In the United States, effective vaccine campaigns have kept the population polio free since 1979. But as recently as the late 1940s and early 1950s—before the anti-polio vaccines were developed—the disease disabled approximately 35,000 people, many of them children, in the U.S. each year.
By contrast, between 1988 and today, the number of polio-endemic countries has gone from 125 to just three, and in 2012 only 223 cases were recorded worldwide.
Given that larger picture, "it's important to put the issue of setbacks into the context of the program and recognize that progress continues," says Dr. Hamid Jafari, director of the WHO's Global Polio Eradication Initiative. Or, as Dr. Wenger puts it: "These outbreaks highlight the importance of eliminating the virus" in the remaining endemic countries.
Logistics, Logistics, Logistics
Vaccines are the answer. The challenge lies in identifying, locating, and then reaching people of all ages who have not yet been vaccinated. For example, highly mobile groups, such as Nigeria's nomadic livestock herders, may spread the disease as they travel from place to place. (According to the WHO, the polio strains affecting residents of the Horn of Africa originated in West Africa.)
At the same time, armed conflict, political unrest, and what Dr. Jafari calls "complex geopolitical situations" can make access by vaccine workers at times dangerous or difficult, if not impossible. Such conditions are present in parts of all three countries where polio is endemic, making different pockets or areas insecure for efficient vaccine delivery at different times. Public health infrastructure can also be spotty, if it exists at all.
Because each area can present a distinct set of obstacles, detailed and tailored strategies need to be worked out for each situation, including partnerships with local authorities, community groups, traditional leaders, and non-governmental organizations (NGOs), says Dr. Jafari. "Fundamental commitment to the program from the top of the government down to the local authorities" is needed if everyone is to be vaccinated.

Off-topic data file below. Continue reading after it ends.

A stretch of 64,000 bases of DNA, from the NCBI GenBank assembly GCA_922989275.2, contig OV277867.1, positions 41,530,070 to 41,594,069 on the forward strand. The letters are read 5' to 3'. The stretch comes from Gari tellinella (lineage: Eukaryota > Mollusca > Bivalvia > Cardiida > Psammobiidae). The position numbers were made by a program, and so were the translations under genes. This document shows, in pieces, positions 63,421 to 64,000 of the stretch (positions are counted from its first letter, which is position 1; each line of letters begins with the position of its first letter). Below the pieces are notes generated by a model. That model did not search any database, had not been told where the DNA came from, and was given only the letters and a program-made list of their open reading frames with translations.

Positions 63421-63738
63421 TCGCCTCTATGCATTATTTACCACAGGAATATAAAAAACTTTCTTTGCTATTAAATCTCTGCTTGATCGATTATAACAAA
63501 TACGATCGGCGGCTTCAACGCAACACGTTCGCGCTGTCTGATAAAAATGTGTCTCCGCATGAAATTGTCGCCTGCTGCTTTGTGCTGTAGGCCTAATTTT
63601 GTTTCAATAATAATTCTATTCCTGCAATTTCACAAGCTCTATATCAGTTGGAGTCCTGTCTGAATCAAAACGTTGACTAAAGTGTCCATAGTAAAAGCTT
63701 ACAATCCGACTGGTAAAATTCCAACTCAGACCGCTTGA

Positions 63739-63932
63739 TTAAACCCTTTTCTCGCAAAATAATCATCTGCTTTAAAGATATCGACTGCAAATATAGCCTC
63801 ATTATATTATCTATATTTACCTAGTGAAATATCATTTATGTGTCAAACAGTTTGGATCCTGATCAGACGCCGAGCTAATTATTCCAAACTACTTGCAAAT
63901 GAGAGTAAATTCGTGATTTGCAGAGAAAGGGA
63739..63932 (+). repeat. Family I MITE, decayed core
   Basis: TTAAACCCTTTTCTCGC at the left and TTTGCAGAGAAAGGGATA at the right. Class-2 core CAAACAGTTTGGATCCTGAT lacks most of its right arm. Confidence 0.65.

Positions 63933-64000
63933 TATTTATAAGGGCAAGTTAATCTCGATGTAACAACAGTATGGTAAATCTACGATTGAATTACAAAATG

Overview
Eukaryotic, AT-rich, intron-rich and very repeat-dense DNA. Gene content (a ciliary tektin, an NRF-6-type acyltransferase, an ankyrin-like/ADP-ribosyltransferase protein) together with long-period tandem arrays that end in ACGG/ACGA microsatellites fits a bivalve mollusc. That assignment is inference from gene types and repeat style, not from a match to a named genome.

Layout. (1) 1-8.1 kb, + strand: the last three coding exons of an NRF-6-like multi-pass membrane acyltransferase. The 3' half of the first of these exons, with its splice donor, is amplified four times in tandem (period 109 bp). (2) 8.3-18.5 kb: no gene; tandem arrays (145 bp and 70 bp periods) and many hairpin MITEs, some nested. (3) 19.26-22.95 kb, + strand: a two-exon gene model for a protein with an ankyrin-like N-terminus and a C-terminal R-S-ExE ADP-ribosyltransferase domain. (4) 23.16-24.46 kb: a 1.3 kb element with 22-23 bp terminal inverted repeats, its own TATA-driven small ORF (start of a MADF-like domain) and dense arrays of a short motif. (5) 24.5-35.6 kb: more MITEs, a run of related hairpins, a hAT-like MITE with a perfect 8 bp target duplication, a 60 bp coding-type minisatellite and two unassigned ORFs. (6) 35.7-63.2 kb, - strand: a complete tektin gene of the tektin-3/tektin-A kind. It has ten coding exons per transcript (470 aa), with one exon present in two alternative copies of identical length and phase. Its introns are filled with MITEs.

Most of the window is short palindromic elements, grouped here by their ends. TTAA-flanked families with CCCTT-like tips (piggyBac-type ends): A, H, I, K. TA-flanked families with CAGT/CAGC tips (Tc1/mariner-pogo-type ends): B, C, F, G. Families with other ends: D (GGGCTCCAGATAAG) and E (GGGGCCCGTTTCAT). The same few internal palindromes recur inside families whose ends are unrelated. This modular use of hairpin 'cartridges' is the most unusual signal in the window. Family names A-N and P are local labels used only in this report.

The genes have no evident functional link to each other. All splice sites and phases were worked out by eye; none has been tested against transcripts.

Resistance, Distrust, and Violence
Mistrust of outsiders is another major obstacle, brutally dramatized by the targeted killings of polio vaccine workers in Nigeria and Pakistan over the past year. In Pakistan's North and South Waziristan, the Taliban have banned vaccination since June 2012, leaving children without immunity and at high risk for the disease.
Dr. Jafari is stoic, but not despairing. "As long as there are authorities on the ground and mothers who want to protect their children," there is a way to make progress, he says. "That is why, despite the shootings, the people come out with their children to get them vaccinated … and these brave men and women are going out in their communities to vaccinate" the children.
Environmental Vigilance
Beyond vaccination, surveillance and monitoring the presence of the virus in the environment are essential to eradicating polio. It's not known how the virus was carried to Israel, which detected poliovirus in sewage samples starting in February 2013. According to the WHO, the strain in Israel is related to the South Asian cluster of wild poliovirus currently circulating in Pakistan, which had recently also been detected through environmental sampling in Egypt.
The current oral vaccine campaign in Israel—which is polio free and has a very high rate of immunization—is a safeguard, a direct response to the detection of poliovirus in its sewage. The goal of Israel's vaccine campaign is to boost immunity levels even in children who have already received the injected vaccine, as well as to protect against further spread to anyone traveling in or out of Israel.
Setbacks on the Radar
Against the backdrop of all these issues, the setbacks in Kenya and Somalia show how quickly and far poliovirus can travel, and demonstrate the importance of maintaining high immunity levels within populations and the need for strong surveillance to halt its spread.
According to Dr. Jafari, such setbacks will happen "as long as the virus is alive and people are moving with the virus, and it will spread as people move. And when it lands in places where immunization and sanitation are not in place, that is where the setbacks will take place."
The key is being prepared to deal with them, while continuing to move forward. "We're on track, and we'll deal with these outbreaks," he says. “They are not obstacles; they are part of the course."